A decision by the Washington Supreme Court said that state courts should not determine whether a child has tribal membership.
Citing the devastating history of the government-sponsored destruction of Native families, the Washington Supreme Court ruled Thursday that courts must use “a broad interpretation” in determining whether children facing removal from their parents have American Indian heritage.
Doing so means that more protective state and federal standards apply to these cases, which are intended to preserve Native American families and communities, as well as the sovereignty of their tribes.
The decision, while nonbinding outside Washington, may well have influence in other states, said Shannon Smith, executive director of the ICWA Law Center in Minneapolis, which was not a party to the case. “For example,” Smith said, “the Minnesota Supreme Court could look at it as, here’s what our peer thinks, and in that way it can have persuasive value.”
The unanimous decision was written by Justice Raquel Montoya-Lewis, a member of the Pueblo of Isleta and Pueblo of Laguna tribes from New Mexico. She is the first Native American on the Washington Supreme Court, and reportedly only the second in the nation.
The Washington case, filed earlier this year, centered on two young boys, ages 2 and 21 months, who were removed from their parents’ custody in 2018 due to concerns of neglect and unsanitary living conditions. Both parents of the boys, identified as M.G and Z.G., said they had Native heritage, and the mother believed they were eligible for tribal membership.
But the trial court determined – and the appellate court upheld – that the federal and Washington State Indian Child Welfare acts (ICWA and WICWA) did not apply to the proceeding because the trial court had no “reason to know” the boys were “Indian children.”
If a court has a “reason to know” a child is or may be Native, according to Washington state and federal laws, it must notify the involved tribes of the proceeding. The laws state that a child is an “Indian child” if he or she is a tribal member, eligible for tribal membership or has a biological parent who is a tribal member. The lower courts interpreted this to mean that the boys were not Native.
The Supreme Court – citing the trauma to individuals and tribes resulting from the removal of Native American children from their parents and the history of state courts undermining ICWA protections – adopted a broad interpretation of “reason to know.”
Noting that tribal membership and eligibility vary widely from tribe to tribe, the opinion said that it was the tribe’s exclusive role, and not the state’s, to determine who is a member. This interpretation, the court said, is supported by the language and implementation of the law and serves the underlying purposes of the state and federal Indian Child Welfare acts.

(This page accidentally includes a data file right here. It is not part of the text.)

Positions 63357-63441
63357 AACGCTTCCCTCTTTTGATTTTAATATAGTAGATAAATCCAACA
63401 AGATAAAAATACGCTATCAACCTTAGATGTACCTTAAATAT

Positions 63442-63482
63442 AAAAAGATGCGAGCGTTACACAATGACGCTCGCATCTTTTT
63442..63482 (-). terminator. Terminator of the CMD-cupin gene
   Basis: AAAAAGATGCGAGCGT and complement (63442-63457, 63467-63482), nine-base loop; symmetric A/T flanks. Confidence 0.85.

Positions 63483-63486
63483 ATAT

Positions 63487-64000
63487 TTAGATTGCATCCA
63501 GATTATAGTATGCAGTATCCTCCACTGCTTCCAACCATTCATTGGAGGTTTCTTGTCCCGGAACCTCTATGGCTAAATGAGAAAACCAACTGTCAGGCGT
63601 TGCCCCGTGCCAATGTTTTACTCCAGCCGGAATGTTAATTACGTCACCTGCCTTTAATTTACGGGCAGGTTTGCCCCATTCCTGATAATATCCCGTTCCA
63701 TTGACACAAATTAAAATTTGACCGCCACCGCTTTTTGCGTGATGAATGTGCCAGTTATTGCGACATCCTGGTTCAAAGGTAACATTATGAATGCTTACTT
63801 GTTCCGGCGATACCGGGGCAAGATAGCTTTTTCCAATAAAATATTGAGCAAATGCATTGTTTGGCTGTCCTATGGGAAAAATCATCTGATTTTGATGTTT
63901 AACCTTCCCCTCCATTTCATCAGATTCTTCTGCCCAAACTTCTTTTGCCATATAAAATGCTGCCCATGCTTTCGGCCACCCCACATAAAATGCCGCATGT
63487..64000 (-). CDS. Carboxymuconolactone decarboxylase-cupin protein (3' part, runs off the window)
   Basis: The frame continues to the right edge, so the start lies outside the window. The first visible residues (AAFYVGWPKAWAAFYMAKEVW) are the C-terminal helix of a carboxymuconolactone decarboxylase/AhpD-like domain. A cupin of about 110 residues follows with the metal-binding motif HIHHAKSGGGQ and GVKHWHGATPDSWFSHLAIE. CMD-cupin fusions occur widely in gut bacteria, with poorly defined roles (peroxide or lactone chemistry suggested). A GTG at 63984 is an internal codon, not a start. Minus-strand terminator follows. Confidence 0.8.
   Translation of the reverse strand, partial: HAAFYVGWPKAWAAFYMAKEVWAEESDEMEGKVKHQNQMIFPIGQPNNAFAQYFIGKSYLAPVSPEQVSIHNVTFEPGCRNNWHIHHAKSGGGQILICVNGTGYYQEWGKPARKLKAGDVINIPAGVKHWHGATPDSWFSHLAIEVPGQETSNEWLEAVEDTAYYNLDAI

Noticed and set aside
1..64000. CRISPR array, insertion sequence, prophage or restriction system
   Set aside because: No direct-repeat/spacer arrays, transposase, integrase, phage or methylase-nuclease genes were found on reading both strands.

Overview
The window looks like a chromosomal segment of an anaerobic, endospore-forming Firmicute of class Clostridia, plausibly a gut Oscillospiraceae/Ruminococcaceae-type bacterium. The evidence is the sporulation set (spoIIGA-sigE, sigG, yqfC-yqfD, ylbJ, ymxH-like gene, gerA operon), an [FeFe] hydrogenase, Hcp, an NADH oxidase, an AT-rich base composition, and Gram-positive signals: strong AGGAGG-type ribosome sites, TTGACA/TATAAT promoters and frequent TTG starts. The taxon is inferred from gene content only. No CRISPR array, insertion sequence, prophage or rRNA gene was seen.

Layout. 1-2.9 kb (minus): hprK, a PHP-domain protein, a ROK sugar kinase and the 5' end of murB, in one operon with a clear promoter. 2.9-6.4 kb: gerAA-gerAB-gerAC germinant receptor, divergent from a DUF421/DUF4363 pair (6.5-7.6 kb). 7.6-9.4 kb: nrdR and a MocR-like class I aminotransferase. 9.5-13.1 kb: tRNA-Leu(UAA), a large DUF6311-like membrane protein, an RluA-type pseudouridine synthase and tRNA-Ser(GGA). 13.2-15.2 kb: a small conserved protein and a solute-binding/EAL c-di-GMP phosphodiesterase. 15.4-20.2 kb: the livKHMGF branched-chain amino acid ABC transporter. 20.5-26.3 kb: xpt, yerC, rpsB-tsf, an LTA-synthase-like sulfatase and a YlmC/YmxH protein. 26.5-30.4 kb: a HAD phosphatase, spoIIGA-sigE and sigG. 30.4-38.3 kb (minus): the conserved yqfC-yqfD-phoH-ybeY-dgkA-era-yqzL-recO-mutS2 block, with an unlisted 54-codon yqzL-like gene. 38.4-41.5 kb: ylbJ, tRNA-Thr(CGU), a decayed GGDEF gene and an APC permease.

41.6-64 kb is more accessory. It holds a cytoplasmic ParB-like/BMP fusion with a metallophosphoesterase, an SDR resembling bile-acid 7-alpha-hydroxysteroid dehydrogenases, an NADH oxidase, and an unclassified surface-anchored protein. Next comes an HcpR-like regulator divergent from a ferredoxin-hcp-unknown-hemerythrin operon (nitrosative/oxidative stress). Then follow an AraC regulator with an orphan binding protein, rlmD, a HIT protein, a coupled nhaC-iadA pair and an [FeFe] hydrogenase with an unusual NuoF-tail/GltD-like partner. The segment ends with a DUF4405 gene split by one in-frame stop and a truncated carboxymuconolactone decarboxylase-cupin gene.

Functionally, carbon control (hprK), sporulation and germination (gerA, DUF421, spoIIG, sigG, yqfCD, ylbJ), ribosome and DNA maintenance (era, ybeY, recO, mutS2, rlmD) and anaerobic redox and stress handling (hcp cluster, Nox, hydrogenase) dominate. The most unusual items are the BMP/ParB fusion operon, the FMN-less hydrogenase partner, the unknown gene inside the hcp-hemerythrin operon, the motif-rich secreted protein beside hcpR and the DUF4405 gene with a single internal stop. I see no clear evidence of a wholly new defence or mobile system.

“State courts cannot and should not attempt to determine tribal membership or eligibility,” the court wrote. “This is the province of each tribe, and we respect it.”
The decision also said that the history of abusive removals without notice to tribes and the historical failure of state courts to provide due process to Native American families means that some tribal members may not know their tribal affiliation. But this doesn’t mean they don’t qualify under the law as American Indian.
In Washington state, where Native children are almost five times more likely than white children to be removed from their parents’ care, the decision pointed out that the state has work to do to strengthen enforcement of the Indian Child Welfare act protections.
The court cited a 2017 study published in the American Indian and Alaska Native Mental Health Research Journal showing that adoptees from those communities are more vulnerable to mental health problems than white adoptees, including depression, alcohol and drug addiction and suicidal ideation and attempts.
Sandy White Hawk, one of the authors of the study and a national expert on the adoption trauma of Native children, said she was thrilled with the court’s citation of the study.
“We’ve been telling our stories forever,” said White Hawk, a Sicangu Lakota adoptee from the Rosebud Reservation in South Dakota. “But it isn’t until we have this research that the court will actually believe us.”
There are about 10,000 children currently in foster care in Washington. According to the court, as of 2015, Native American children were represented in foster care at a rate of 3.6 times greater than the general child population.
“In Native American communities across the country, many families tell stories of family members they have lost to the systems of child welfare, adoption, boarding schools, and other institutions that separated Native children from their families and tribes,” Montoya-Lewis wrote in her Thursday opinion. “This history is a living part of tribal communities, with scars that stretch from the earliest days of this country to its most recent ones.”
The way to rectify that historic injustice, she wrote, is through ICWA and in Washington, the law known as WICWA.
“These are baseline protections, passed as a step toward rectifying the horrific wrongs of widespread removal of Native children from their families and states’ consistent failure to provide due process to tribes.”